Assistive Hearing Technology Needs Upgrades
As part of the twenty-fifth anniversary of the Americans with Disabilities Act, WBOI has been looking at how accessible Fort Wayne is for people with disabilities.
About one in five people have disabilities in the U.S. That number includes people who are hearing impaired, but not everyone in the deaf community sees it as a disability.
Technology can break down communication barriers for people who are hearing impaired and help provide more equality for everyone.
WBOI’s Lisa Ryan called Karen Penn of DeafLink to find out more about communication options for people who are hearing impaired.
An American Sign Language translator moderated the call. Penn, who is deaf, explained how the call works through the voice of the operator.
“The interpreter and the caller see each other, so I sign what I want to say to the interpreter. The interpreter voices it to the hearing caller,” Penn said. “When the hearing caller is ready for a response, they tell the video interpreter, who then signs it back to me.”
Penn says this is helpful because sign language is not a direct translation of English. Older technology requires people who are hearing impaired to type what they want to say, and an operator voices it. It’s difficult for people who have a better understanding of sign language than spoken and written English.
The translator sees the caller on a video phone. Think Skype, but with an operator moderating the call. The technology has helped communication a lot. But if a person is out and needs to make a call, there aren’t many options … unless a business or organization has installed a video phone.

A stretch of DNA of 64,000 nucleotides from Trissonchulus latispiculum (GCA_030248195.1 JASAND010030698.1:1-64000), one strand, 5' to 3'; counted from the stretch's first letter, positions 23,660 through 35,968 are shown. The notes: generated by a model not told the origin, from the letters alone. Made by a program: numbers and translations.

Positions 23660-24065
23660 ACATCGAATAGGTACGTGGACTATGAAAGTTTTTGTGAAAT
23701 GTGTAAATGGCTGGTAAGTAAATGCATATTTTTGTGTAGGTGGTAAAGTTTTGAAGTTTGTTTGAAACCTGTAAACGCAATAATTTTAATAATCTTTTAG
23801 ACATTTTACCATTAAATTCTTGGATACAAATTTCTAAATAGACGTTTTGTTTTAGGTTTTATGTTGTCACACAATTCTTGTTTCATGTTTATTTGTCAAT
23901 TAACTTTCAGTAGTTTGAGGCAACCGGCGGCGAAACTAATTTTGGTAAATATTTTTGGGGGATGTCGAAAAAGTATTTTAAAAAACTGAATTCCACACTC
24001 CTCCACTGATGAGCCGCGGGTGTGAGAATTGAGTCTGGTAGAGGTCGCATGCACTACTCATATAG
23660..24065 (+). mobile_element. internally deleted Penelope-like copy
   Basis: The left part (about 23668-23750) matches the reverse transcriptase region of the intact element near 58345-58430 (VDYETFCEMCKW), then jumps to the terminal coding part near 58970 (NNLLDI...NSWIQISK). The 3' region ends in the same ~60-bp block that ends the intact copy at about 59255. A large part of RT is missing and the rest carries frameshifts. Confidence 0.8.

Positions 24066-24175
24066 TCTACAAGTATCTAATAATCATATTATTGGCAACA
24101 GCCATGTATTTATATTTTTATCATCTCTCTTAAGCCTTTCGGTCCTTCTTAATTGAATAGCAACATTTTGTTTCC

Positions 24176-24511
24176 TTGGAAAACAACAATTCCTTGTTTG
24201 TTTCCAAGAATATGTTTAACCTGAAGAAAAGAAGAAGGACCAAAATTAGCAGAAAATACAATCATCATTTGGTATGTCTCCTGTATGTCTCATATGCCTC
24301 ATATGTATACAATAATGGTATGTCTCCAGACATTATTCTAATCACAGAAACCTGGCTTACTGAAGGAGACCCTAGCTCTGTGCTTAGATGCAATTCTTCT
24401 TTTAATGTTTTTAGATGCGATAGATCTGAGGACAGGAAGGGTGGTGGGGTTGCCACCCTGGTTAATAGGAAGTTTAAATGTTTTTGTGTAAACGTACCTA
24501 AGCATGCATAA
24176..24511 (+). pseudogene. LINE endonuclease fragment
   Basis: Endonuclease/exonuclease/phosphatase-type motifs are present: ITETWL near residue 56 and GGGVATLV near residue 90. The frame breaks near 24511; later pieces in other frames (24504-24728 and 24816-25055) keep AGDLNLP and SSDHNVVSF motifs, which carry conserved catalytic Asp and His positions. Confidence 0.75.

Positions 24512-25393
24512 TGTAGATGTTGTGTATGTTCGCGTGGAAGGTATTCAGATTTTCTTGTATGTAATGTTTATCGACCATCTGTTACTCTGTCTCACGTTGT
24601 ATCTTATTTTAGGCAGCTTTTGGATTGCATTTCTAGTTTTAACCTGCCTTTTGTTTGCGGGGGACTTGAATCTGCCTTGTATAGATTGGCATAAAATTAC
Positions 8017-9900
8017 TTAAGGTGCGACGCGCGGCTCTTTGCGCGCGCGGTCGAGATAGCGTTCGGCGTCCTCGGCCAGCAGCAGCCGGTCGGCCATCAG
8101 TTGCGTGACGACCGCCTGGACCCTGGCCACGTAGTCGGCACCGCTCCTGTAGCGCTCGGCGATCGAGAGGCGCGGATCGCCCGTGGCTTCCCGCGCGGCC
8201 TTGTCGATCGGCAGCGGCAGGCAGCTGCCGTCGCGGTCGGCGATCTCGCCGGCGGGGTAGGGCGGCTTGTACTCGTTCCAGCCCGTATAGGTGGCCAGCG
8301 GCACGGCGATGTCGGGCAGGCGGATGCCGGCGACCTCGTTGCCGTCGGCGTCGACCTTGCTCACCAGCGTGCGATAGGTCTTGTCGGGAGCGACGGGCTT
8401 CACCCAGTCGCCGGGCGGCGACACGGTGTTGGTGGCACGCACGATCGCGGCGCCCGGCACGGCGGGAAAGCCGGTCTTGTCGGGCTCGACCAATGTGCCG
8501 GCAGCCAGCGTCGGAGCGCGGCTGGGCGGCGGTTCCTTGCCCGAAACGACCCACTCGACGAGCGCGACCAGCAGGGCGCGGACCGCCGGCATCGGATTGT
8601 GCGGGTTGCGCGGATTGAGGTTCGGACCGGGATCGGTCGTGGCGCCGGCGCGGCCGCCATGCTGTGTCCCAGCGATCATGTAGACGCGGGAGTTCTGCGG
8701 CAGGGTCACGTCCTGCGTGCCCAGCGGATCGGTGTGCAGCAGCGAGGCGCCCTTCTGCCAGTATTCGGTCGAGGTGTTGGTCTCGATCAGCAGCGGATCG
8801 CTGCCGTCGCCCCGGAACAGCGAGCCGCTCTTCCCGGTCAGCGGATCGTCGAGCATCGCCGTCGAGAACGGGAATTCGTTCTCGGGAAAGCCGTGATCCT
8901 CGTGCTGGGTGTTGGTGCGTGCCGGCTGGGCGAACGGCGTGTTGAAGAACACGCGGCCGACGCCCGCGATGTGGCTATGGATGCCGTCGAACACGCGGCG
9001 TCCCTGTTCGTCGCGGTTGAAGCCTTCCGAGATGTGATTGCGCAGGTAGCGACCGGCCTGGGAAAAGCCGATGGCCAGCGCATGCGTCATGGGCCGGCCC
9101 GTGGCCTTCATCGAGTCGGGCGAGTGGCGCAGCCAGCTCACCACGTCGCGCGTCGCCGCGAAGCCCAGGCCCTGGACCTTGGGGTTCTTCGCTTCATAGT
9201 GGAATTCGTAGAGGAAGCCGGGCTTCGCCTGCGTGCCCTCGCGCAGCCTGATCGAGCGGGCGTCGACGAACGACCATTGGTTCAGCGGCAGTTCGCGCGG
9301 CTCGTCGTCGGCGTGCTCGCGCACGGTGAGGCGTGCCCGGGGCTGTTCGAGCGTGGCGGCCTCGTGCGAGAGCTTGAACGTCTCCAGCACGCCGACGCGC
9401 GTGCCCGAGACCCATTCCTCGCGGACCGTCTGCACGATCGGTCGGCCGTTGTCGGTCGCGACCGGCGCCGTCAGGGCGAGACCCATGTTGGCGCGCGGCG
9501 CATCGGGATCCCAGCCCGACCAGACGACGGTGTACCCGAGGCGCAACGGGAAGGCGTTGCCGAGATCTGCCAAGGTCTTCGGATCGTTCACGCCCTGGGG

Fort Wayne has three video phones—one in the main library, one at the airport and one at Easter Seals Arc. DeafLink’s Angelica Lehman is working to have more of the phones installed in the city.
“I do hope that other businesses will see just the access that it has. Just, you know, the ability to open up your business or, you know, whatever kind of place it is to other groups of people, if you really don’t get a monetary value out of it, you know, it really does have an impact for the greater community,” Lehman said.
The phones are free for a business to install.
Garth Sponseller, the director of DeafLink, says video phones help provide accessibility and equality for a group with its own culture and community.
“Some other disability groups, they say, ‘This is me, I have this disability,’ but in the deaf community, they say, ‘I’m not disabled. I’m just deaf,’” Sponseller said. “The deaf community has its own culture, its own linguistics. ASL has its own grammar and syntax, its own history.”
Sponseller’s parents are both deaf. He says growing up, he didn’t realize the modifications in his home were different than anyone else’s house.
“We used a lot of assistive technology in the home. You know, so if someone rang the doorbell, it wasn’t an audible doorbell that we heard, but rather a flashing light,” he said. “So for us hearing kids and our parents, who are deaf, we were alerted by the flashing light. That seemed normal to me.”
But Sponseller says some people can’t afford the technology to make life more accessible.
The more video phones are in the community, the easier it is for a person who is deaf or hearing impaired to call a cab, make appointments or just call a friend or family member.